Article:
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Updated by Joanna James on Jun 23, 2019
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The Historic Importance of Sigiriya, a List – The Almost Eight Wonder of the World

Sigiriya Rock is one of the most popular tourist destinations in Sri Lanka. The true wonders of the Rock, however, is lost if you don't know its history. Here's a short, yet essential, guide.


The War

The Story of Sigiriya is reminiscent of the numerous struggles for power that occurred among countless royal families in the ancient world. In this particular story, the bastard son of the reigning king, Kashyapa, seized power by organizing a coop and overthrowing his father. Kashyapa murdered his father, by walling him up alive, and took the throne from his half-brother Moggallana, the rightful heir. Moggallana escaped to South India for his safety and swore to return to avenge his father and take back his kingdom. Fearing his brother's return, Kashyapa moved the capital of the kingdom and his residence from Anuradhapura to the more secure Sigiriya Rock and built a great fortress atop the rock's summit. Moggallana gathered together a massive army in South India and returned to claim his rightful place on the throne in 495 CE. Kashyapa's armies abandoned him during the war and, too proud to surrender, Kashyapa committed suicide by falling on his own sword.


The Frescoes

The famous frescoes of Sigiriya that depict ladies in various poses can be seen about halfway up the rock on its western side. The paintings, though classified as in the Anuradhapura period, are unique in their line and style of application and thus differed from the paintings that were prevalent at the time. It is believed that during the time of Kashyapa, the frescoes were drawn over an area 140 metres long and 40 metres high, and ancient graffiti suggests that over 500 ladies were painted here. Other similar paintings also existed in other parts of the rock face but have since been lost forever.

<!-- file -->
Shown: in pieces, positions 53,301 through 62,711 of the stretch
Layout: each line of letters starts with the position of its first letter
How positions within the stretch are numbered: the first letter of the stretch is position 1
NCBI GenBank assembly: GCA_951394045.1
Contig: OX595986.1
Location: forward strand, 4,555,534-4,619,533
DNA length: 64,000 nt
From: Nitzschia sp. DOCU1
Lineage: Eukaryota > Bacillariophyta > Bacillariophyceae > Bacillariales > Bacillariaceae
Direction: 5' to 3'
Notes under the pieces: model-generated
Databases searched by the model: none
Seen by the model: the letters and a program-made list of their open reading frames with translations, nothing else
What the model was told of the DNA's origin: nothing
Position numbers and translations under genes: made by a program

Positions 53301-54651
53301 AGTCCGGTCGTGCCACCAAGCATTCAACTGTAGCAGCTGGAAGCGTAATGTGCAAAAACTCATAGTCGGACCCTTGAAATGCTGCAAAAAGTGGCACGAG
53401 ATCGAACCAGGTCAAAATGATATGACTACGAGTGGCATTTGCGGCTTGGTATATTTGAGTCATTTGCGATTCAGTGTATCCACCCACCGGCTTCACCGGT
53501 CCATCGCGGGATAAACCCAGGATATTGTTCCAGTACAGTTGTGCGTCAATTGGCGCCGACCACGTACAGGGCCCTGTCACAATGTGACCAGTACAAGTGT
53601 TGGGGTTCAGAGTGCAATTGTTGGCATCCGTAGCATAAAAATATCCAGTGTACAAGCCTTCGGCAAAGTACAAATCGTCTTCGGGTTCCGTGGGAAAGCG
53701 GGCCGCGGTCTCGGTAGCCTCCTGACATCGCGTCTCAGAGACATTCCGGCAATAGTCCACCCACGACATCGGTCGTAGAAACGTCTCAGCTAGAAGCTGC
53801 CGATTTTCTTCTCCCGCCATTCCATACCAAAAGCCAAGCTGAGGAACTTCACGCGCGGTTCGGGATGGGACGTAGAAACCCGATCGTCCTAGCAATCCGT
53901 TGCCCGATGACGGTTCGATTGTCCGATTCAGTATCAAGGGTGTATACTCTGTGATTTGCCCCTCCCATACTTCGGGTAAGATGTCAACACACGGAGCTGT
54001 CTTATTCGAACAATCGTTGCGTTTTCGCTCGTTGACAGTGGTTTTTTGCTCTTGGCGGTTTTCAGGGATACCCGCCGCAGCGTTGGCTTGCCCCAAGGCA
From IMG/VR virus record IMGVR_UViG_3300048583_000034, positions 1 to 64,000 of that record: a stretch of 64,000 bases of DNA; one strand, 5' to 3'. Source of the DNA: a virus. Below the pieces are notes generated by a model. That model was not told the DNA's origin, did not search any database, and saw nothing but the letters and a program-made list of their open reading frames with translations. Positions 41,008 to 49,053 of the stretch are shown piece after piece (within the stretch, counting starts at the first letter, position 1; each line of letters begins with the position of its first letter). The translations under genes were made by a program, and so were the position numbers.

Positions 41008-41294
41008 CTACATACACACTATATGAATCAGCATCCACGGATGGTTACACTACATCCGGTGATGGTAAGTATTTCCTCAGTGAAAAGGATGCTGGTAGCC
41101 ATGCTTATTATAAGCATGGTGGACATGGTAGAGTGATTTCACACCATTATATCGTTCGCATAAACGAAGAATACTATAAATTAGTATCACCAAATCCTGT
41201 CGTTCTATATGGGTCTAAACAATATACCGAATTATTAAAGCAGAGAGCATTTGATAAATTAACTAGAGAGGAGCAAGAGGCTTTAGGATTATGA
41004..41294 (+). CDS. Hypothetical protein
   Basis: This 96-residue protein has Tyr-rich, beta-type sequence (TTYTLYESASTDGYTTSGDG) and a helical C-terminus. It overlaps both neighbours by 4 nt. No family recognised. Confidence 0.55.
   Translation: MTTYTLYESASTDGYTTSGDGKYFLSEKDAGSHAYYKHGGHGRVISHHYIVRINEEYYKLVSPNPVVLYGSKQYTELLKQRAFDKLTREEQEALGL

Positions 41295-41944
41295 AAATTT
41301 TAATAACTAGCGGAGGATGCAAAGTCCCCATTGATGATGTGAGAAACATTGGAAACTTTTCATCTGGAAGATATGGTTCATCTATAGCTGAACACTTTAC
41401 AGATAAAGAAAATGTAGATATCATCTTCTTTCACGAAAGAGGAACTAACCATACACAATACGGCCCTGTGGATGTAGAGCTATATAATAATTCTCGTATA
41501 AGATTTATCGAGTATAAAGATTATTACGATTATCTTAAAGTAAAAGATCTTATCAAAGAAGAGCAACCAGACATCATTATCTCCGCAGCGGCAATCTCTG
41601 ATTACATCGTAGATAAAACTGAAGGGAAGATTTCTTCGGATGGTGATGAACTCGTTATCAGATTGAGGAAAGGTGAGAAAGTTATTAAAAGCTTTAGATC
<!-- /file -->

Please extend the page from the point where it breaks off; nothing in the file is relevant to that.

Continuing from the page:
The Mirror Wall

The Mirror wall is another of Sigiriya's many fascinating features. The wall is made of brick masonry and covered in highly polished white plaster. During King Kashyapa's time, the wall is said to have been so polished that the king could see himself in it. Today, the wall has lost its reflecting qualities and is instead covered in graffiti, some dating as far back as the 8th century CE. Writing on the wall is no longer allowed in an effort to protect the ancient scribblings, some of which include poems about love!


The Gardens

Sigiriya's gardens are among the oldest landscaped gardens in the world. There are three distinct garden types found on the complex: Water gardens, terraced gardens and boulder gardens. The water gardens typically feature pools and moats surrounding or built alongside plots of land. They are all built symmetrically and are connected with a large artificial lake on the south of the rock and the outer moat found on the west. The pools, fascinatingly, are all linked via underground water conduits that are fed by the lake and connected to the moats; these conduits are still functional today. The boulder gardens are made of several large boulders linked together via winding pathways. Most of these boulders actually used to have buildings or pavilions upon them that were used to attack enemies from. The terraced gardens consist of a series of terraces that rise up to Sigiriya's staircases from the pathways of the boulder gardens.


The Remains

While most of the Citadel's buildings and palaces have been lost to time, Sigiriya still holds onto much of its grandeur, which is apparent the moment you set eyes upon the isolated rock. Visitors can climb to the very top, up ancient staircases and past the famous lion's paws, to see the remains Kashyapa's grand fortress. There are many Sigiriya hotels and resorts in close proximity to the Rock, like Aliya Resort & Spa, where you can stay at. Sigiriya is best climbed during morning hours when the crowds are less and the weather is more pleasant!

  • A true believer that the pen is a mighty weapon, ventures into reaching the minds of every reader with the earnest hope of leaving an indelible stream of thought.

    A travel writer who has a passion for fashion and a deep interest in admiring new and exotic attractions around the world.

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